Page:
Ballard Power (Quote, Chart, TSX, NASDAQ:BLDP) may be popping on the market over the past week but don’t think that this stock is going anywhere, says Tim Nash of Good Investing, who claims Ballard’s focus on hydrogen fuel cell is out of step with the times.
Vancouver-based Ballard Power has made a couple of recent moves that have caught investor interest, first on August 29 through a deal with China’s Weichai Power which will see Weichai acquire a 19.9 per cent stake in Ballard for $163 million and create of joint venture in China with Ballard to support China’s fuel cell electric vehicle market.
Ballard president and CEO Randy MacEwan says the deal is a milestone for the company. “Ballard is thrilled to partner with Weichai, the world’s largest manufacturer of diesel engines, with a corporate strategy to be China’s leader in zero-emission fuel cell powertrains and fuel cell electric vehicles.”
Two days later, Ballard announced the sale of non-core assets related to its power manager Protonex business for $16.0 million in cash, with the company indicating that the move is part of its attempt to clear the table of business that’s not related to its fuel cell focus.
But it’s that hydrogen fuel cell concentration that Nash sees as questionable.
“I think it was almost ten years ago when this company was in its heyday,” says Nash, former blogger under the title the Sustainable Economist, to BNN Bloomberg. “At that time, the thesis was that mass-market vehicles were going to be powered by hydrogen, and I would argue that we know now that that is not the case. The technology is much more moving towards electrification and so really looking at batteries rather than hydrogen fuel cells.”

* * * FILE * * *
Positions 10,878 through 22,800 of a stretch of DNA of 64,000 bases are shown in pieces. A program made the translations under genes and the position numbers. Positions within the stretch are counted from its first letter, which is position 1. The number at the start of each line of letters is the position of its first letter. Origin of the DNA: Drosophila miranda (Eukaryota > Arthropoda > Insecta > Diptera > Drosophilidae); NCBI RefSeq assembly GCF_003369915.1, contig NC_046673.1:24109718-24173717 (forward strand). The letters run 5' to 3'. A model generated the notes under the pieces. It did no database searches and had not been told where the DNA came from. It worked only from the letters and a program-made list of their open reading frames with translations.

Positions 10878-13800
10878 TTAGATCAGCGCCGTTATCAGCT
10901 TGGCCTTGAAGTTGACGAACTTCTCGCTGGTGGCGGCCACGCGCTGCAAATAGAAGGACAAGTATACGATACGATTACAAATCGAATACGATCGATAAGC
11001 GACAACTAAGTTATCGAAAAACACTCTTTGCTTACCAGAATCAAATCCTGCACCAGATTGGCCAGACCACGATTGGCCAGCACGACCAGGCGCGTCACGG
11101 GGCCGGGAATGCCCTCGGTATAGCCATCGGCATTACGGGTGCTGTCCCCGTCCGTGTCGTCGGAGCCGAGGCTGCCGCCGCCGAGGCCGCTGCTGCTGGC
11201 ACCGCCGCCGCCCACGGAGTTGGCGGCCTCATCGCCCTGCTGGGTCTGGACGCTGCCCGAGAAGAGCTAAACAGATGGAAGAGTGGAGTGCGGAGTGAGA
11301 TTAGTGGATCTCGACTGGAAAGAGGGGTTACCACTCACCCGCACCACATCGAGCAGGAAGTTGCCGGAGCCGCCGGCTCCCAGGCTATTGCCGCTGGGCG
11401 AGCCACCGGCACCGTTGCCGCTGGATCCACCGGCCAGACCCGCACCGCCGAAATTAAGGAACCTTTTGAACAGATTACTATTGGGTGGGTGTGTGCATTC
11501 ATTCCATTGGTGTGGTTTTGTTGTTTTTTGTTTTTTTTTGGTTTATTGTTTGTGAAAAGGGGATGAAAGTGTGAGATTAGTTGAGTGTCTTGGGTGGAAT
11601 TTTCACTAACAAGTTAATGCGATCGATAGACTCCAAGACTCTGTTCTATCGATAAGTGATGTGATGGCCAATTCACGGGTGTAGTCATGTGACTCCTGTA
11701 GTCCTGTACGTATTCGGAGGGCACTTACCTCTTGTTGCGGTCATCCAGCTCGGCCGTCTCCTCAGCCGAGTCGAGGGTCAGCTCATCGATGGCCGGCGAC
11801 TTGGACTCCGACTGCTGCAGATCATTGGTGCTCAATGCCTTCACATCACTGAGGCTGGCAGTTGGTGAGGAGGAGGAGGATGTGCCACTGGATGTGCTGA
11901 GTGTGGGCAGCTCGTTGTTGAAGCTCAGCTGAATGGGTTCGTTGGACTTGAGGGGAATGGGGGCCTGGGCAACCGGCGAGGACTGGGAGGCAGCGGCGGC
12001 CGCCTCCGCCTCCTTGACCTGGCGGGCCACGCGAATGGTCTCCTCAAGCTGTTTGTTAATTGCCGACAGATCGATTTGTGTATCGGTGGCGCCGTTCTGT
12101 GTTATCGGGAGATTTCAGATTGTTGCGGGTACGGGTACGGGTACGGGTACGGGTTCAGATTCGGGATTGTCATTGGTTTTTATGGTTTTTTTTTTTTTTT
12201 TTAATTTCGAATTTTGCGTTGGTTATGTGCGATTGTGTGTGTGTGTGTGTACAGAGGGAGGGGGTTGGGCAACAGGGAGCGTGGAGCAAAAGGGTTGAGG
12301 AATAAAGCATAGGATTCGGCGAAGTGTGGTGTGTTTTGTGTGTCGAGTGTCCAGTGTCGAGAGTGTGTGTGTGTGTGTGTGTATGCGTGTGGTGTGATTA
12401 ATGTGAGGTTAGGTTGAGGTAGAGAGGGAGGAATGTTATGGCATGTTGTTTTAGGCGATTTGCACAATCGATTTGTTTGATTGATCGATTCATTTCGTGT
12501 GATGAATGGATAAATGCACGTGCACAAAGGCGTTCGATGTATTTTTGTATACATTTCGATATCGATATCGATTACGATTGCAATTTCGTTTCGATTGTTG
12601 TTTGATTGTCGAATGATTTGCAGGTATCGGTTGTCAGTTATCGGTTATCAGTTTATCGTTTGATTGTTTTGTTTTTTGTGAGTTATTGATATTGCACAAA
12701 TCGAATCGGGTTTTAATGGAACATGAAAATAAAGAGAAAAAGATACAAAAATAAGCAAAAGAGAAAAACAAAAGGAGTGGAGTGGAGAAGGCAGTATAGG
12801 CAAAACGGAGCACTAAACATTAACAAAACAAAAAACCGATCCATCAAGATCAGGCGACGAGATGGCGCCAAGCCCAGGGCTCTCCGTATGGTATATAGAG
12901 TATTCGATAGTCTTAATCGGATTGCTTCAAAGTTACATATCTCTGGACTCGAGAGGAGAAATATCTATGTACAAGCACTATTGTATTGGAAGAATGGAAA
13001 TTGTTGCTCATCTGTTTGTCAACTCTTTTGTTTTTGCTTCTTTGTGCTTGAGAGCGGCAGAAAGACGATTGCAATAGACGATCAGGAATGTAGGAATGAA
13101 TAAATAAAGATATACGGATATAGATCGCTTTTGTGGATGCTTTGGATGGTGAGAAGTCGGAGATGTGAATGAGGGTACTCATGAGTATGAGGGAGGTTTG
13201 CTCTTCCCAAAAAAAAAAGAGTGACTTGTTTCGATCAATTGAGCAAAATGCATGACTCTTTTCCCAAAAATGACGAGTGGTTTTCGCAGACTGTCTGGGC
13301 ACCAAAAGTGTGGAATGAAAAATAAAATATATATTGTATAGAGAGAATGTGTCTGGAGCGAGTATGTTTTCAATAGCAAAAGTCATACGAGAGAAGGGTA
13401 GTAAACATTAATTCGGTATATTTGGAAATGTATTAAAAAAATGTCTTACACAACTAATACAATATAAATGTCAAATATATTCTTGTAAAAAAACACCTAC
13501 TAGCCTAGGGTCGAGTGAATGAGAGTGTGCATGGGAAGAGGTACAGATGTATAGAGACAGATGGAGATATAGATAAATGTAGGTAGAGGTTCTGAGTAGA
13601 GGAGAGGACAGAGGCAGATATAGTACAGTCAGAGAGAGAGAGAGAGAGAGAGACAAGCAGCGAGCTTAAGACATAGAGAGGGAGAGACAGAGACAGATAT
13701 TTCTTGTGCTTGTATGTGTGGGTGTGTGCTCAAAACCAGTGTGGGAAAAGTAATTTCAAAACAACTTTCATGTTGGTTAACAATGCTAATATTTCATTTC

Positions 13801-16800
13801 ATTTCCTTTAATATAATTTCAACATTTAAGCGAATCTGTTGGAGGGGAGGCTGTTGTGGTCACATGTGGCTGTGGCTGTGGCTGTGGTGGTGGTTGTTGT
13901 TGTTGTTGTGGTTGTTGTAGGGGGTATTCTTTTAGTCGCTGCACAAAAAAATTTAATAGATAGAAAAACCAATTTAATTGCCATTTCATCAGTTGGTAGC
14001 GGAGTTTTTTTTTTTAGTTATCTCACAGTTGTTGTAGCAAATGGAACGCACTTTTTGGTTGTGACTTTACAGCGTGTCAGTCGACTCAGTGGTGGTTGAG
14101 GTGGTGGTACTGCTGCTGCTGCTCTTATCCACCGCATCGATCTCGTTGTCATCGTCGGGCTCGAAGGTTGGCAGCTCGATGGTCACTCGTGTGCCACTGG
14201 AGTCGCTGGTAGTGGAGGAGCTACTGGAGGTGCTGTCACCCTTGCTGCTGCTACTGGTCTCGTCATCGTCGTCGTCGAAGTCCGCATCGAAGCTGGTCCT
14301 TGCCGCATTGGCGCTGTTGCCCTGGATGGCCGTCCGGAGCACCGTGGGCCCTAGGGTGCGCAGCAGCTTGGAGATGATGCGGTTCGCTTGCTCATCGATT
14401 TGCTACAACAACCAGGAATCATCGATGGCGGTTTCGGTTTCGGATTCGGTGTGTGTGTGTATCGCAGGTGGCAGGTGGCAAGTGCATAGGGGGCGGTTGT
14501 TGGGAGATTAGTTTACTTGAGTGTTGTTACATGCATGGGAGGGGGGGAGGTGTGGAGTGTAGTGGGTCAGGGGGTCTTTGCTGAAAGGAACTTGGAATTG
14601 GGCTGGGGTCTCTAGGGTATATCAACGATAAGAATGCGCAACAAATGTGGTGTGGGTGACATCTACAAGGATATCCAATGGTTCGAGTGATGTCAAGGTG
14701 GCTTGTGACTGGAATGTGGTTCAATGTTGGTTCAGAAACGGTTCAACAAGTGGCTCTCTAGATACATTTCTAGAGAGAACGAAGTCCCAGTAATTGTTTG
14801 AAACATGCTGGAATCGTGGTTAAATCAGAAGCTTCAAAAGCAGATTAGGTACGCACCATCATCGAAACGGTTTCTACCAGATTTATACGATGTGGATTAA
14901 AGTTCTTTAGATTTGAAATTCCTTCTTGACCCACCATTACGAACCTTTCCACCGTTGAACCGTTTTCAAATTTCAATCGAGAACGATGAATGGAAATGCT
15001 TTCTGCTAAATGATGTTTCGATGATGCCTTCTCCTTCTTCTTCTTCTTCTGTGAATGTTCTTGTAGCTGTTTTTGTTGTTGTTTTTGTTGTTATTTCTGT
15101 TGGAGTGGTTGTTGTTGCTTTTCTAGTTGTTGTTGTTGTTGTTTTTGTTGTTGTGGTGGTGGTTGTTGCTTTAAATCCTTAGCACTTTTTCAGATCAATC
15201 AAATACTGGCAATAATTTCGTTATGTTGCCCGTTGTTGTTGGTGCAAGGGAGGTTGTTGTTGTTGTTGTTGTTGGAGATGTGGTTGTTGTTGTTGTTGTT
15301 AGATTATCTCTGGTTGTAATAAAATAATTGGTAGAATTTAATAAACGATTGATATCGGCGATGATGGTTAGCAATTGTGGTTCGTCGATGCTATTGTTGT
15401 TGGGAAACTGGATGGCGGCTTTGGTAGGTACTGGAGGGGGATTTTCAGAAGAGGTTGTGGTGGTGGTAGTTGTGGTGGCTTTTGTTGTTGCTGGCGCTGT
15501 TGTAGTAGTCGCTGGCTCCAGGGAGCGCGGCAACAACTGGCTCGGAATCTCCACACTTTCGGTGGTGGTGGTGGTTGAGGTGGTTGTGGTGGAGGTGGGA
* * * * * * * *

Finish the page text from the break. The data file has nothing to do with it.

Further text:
“I believe it’s Toyota that has announced that they are going towards hydrogen fuel cell technology, which is interesting. Toyota has always been a little bit different. They were the leaders in hybrid cars, but whereas everyone else is moving towards electric vehicles, they’re kind of bucking the trend by moving towards fuel cells,” he says.
Ballard Power’s share price went sliding between last November and early February and has since been trading sideways — at least, up until the end of August where it shot up as high as 35 per cent.
Nash says there’s a hit-or-miss quality to Ballard that comes with its narrowed focus.
“It’s one of these chicken and egg scenarios where if you don’t have hydrogen stations around town, it’s going to be really annoying if you own a hydrogen car,” he says. “It would make sense if they were to go after fleets, it would sense in certain regions where they don’t have all the gas stations if they were to adopt this as the technology.”